At the conclusion of closing argument, the jury was presented with four verdict forms. These verdict forms are available for review below.  Verdict Form No. One was for Breach of Contract which resulted in an award of $2,144,785.Verdict Form No. One was for Breach of Contract which resulted in an award of $2,144,785.Verdict Form No. Two was for Concealment of the overcharge on the 1998 surcharge which resulted in actual compensatory damages of $355,212. The jury also found that Steve Howard was a Managing Agent of Dovatron, now Flextronics, and that he acted with malice, oppression or fraud and thus, imposed punitive damages four (4) times that amount, or approximately $1,428,000. Verdict Form No. 3 for the Economic Duress claim that occurred in 1998 when Steve Howard insisted that Beckman Coulter pay $300,000 that it had no contractual obligation to pay, the jury found that Steve Howard acted as a Managing Agent of Dovatron, now Flextronics, and that he acted with malice, oppression or fraud. The jury awarded the $300,000 surcharge as compensatory damages (actually $655,212 was extorted from Beckman Coulter, but $355,212 was already awarded under the concealment theory). Thereafter, the jury found that the economic damages that would have resulted to Beckman Coulter if Beckman Coulter had not succumb to Flextronics' demand in 1998, was $45 million. That was based on the expert testimony of Mr. Jim Skorheim of Moss Adams, a forensic accountant. Thereafter, the jury awarded punitive damages of four (4) times the amount of potential damages that Beckman Coulter would have suffered had it not succumb to the economic pressure put upon it. Thus, the jury awarded $180 million arising out of the Economic Duress imposed upon Beckman Coulter in 1998. Verdict Form No. 4 was for Economic Duress imposed in the year 2000 i.e., economic duress in withholding the critical components or Life Time Buys in the year 2000. The jury found that Flextronics was liable for economic duress and that Terry Zale was a Managing Agent for Flextronics and acted with willful, malice, oppression or fraud in the imposition of this Economic Duress by his steadfast refusal to release the critical components i.e., Life Time Buys, needed by Beckman Coulter to produce circuit boards. The jury also weighed evidence of admissions made by Terry Zale that he was withholding the Life Time Buy and Matt Ryan, Mr. Zale's supervisor, that he was aware of that withholding of Life Time Buys inventory and approved of the process. The jury also weighed the testimony of Donna Catone, the Flextronics program manager, who testified that she was instructed to withhold these critical components from Beckman Coulter unless Beckman Coulter paid for all unnecessary, unneeded and often useless inventory still retained by Flextronics. Much of this inventory in fact was not even related to the Beckman Coulter account. Documentary evidence was produced where in Flextronics' own documentation, the critical components were put on "Life Time Buy Hold." The evidence was overwhelming and admitted in fact by Flextronics personnel, except for one party representative who said they were not on "hold" but were on "non-release." As a result of this overwhelming evidence, the jury found that the potential damages that Beckman Coulter would have incurred had it not acquiesced in Flextronics acts of Economic Duress was slightly in excess of $295,744,000. Thereafter, the jury unanimously awarded $750 million of punitive damages on this theory which is approximately two and one-half times (2½) the amount of potential damages that Beckman Coulter would have incurred had it not acquiesced in the wrongful conduct imposed upon by Flextronics.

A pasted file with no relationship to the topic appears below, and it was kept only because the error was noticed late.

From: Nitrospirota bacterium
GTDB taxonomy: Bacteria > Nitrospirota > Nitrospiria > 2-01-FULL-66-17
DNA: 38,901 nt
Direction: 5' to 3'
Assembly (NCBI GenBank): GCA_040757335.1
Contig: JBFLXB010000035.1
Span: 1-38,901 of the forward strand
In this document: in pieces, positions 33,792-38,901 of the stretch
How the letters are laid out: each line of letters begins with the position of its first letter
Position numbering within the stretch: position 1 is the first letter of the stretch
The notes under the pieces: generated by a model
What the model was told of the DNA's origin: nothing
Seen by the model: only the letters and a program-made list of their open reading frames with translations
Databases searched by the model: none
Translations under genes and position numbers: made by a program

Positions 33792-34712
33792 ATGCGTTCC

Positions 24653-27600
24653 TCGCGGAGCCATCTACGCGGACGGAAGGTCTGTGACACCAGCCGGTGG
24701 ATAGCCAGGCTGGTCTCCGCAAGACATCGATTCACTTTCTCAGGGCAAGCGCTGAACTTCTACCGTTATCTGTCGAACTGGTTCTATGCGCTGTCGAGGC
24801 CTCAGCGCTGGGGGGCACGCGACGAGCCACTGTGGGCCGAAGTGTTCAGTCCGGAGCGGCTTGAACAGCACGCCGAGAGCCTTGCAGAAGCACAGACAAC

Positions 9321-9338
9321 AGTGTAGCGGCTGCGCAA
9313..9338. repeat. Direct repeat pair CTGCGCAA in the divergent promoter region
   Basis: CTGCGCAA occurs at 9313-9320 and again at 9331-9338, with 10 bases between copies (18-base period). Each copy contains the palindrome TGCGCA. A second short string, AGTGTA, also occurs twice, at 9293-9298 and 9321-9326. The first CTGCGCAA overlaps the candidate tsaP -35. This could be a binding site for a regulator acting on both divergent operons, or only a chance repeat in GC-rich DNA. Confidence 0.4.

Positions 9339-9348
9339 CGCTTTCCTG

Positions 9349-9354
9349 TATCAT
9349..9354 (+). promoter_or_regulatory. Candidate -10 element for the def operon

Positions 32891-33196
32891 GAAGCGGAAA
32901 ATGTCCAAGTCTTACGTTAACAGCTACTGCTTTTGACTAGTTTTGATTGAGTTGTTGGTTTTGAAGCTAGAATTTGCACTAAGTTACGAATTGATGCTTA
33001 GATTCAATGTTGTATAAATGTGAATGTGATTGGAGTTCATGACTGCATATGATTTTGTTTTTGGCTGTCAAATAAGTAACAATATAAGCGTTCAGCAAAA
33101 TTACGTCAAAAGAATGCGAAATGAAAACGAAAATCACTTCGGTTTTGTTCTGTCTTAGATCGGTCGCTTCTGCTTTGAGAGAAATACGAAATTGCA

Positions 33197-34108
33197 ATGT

The net result of all of these causes of action was a verdict in excess of $934,400,000, which as you can see through this web page is consistent with the United States Supreme Court decisions in TXO, BMW and Campbell.